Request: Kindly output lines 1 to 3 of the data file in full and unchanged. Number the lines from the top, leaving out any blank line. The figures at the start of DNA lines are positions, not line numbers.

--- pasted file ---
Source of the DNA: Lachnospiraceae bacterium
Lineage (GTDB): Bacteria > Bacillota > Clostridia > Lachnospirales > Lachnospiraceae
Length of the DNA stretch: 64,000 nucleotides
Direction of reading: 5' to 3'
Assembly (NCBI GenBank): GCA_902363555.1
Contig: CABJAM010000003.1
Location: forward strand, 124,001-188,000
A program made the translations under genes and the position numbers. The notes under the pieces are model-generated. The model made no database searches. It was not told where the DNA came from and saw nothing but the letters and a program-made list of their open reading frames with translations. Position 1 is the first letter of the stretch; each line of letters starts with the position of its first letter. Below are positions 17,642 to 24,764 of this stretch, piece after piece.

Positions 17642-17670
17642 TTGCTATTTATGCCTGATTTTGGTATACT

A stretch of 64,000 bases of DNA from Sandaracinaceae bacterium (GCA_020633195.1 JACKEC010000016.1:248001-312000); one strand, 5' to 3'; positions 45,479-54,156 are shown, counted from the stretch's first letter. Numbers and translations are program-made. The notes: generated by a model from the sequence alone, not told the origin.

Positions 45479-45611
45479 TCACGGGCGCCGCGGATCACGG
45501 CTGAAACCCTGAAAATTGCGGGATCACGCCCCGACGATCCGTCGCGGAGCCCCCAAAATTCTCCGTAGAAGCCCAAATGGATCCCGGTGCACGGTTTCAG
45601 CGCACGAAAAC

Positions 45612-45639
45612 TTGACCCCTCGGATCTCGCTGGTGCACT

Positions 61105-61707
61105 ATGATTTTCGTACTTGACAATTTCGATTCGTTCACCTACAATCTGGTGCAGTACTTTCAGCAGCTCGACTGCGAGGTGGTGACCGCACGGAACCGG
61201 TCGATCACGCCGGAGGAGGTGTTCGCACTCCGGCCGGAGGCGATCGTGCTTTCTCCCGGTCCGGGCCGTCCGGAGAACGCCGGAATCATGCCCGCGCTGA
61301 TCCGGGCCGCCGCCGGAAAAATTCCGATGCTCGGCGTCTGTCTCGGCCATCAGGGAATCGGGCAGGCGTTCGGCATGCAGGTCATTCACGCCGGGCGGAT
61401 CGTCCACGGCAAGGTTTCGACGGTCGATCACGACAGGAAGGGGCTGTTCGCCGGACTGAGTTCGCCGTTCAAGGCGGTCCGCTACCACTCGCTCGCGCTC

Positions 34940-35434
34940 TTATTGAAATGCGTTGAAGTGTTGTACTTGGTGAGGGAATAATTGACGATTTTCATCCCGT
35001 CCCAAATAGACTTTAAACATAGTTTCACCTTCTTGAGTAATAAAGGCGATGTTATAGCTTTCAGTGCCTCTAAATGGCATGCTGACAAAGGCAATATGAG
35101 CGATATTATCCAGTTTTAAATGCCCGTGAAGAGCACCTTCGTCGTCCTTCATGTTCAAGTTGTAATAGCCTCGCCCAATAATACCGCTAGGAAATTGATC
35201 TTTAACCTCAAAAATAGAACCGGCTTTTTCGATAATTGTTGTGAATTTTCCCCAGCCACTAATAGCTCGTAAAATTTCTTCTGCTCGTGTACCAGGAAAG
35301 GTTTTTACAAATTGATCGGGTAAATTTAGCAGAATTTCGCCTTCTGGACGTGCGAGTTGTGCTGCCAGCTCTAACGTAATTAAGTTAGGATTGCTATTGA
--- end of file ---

Source of the DNA: Lachnospiraceae bacterium
Lineage (GTDB): Bacteria > Bacillota > Clostridia > Lachnospirales > Lachnospiraceae
Length of the DNA stretch: 64,000 nucleotides